New Jersey Personal Injury Laws & Statutory Rules

New Jersey laws on personal injury lawsuits. Learn about the time limits to file, compensation available, fault and liability rules, and more.

In this article, we’ll provide an in-depth look at the New Jersey laws that could come into play after an injury -- whether you’re involved in an insurance settlement or a personal injury lawsuit.

Time Limits for Personal Injury Lawsuits in New Jersey

All states have limits on the amount of time you have to file a lawsuit in the civil court system after you’ve suffered some type of harm. There are different deadlines depending on the type of case you’re asking the court to hear. This kind of law is called a statute of limitations.  

In New Jersey, the statute of limitations for personal injury cases gives an injured person two years from the date of the injury to go to court and file a lawsuit against those responsible for the injury.

It’s very important to understand and abide by this law because, if you fail to get your lawsuit filed before the two-year window closes, the New Jersey court system will likely refuse to hear your case at any time in the future, and your right to compensation will be lost. 

The New Jersey statute of limitations on personal injury cases can be found at New Jersey Code section 2A:14-2.

New Jersey Shared Fault Laws

In some personal cases, the party you’re  trying to hold responsible for your injuries may claim  that you're actually to blame (at least partially).

If you do share some level of liability, it can end up affecting the total amount of compensation you can receive from other at-fault parties.

In shared fault injury cases, New Jersey follows a “modified comparative negligence rule.” To put this rule in the simplest of terms, it means that the amount of compensation you're entitled to receive will be reduced by an amount that is equal to your percentage of fault for the accident. But if you’re found to bear more than 50 percent of the legal blame, you can’t collect anything at all from other at-fault parties.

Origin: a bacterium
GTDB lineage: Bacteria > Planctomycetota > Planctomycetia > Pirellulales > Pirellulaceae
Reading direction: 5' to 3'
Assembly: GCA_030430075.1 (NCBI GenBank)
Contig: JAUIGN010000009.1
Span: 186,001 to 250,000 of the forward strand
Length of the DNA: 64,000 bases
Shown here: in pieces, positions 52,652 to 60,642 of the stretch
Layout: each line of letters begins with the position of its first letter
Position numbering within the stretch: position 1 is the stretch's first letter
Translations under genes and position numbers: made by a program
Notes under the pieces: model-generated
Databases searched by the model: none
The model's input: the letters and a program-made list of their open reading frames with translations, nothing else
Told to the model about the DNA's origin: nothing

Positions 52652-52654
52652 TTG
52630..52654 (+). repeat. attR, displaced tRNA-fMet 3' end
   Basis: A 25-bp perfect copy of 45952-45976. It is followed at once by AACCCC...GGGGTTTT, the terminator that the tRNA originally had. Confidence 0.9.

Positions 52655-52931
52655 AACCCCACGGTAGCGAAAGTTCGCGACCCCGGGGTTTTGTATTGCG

So, let’s say you’re rear-ended at a stoplight, but one of your four brake lights wasn’t working at the time of the accident. During a civil trial, the jury decides that you were 15 percent at fault for the accident, while the other driver was 85 percent to blame. Your damages -- injuries, vehicle damage, etc. -- add up to $10,000. How does your share of the fault affect your compensation? Under New Jersey's modified comparative negligence rule, your compensation will be reduced to $8,500 (or the $10,000 total minus the $1,500 that represents your share of fault for the accident.)

New Jersey courts are obligated to follow this rule in an injury lawsuit that makes it to trial, and don't be surprised if the adjuster raises the issue of New Jersey’s comparative negligence rule during settlement talks.

No-Fault Rule for Car Accident Cases

In car accident cases only, New Jersey's "no-fault" system means injury claims must be made against your own insurance policy, unless you can show that your injuries meet the "serious injury" threshold. This limits your options to demand compensation for pain and suffering, but expedites the payment of most claims. For more on this issue, see How No-Fault Car Accident Claims Work.

Caps on Injury Damages in New Jersey

Some states place limits on the kinds of damages that an injured person can receive in a court case.

The only relevant New Jersey law to discuss under this section 2A:15-5.14 of the New Jersey Code, which caps punitive damages in injury cases at five times the amount of compensatory damages or $350,000, whichever is greater. But it's likely that this law won't affect your case, since punitive damages are very rarely awarded. Learn more about punitive damages in injury cases.

"Strict" Liability for Dog Bite/Attack Cases

In many states, dog owners are protected (to some degree) from injury liability the first time their dog injures someone if they had no reason to believe the dog was dangerous. This is often called a "one bite" rule. In New Jersey however, a specific statute (N.J. Stat. Ann. § 4:19-16) makes the owner "strictly liable", meaning regardless of the animal's past behavior, the dog owner is responsible for a personal injury caused by his/her dog. Specifically, the statute reads:

“The owner of any dog” [which bites someone] “in a public place, or lawfully on or in a private place, including the property of the owner of the dog, shall be liable for such damages as may be suffered by the person bitten, regardless of the former viciousness of such dog or the owner’s knowledge of such viciousness.”

Injury Claims Against the Government in New Jersey

If your injury occurred due to the negligence of an employee or agency of the New Jersey government  (at the state level), you’ll need to follow a different set of rules if you want to get compensation for your losses. You’ll need to file a formal claim with the state government within 90 days of your injury. After that, you’ll have to wait six months to file a lawsuit (assuming the government hasn’t reached out to resolve your claim. And you must file the lawsuit, in any case, within two years of your injury.  (You’ll find plenty of background information on these kinds of cases in our Injury Claims Against the Government area.)

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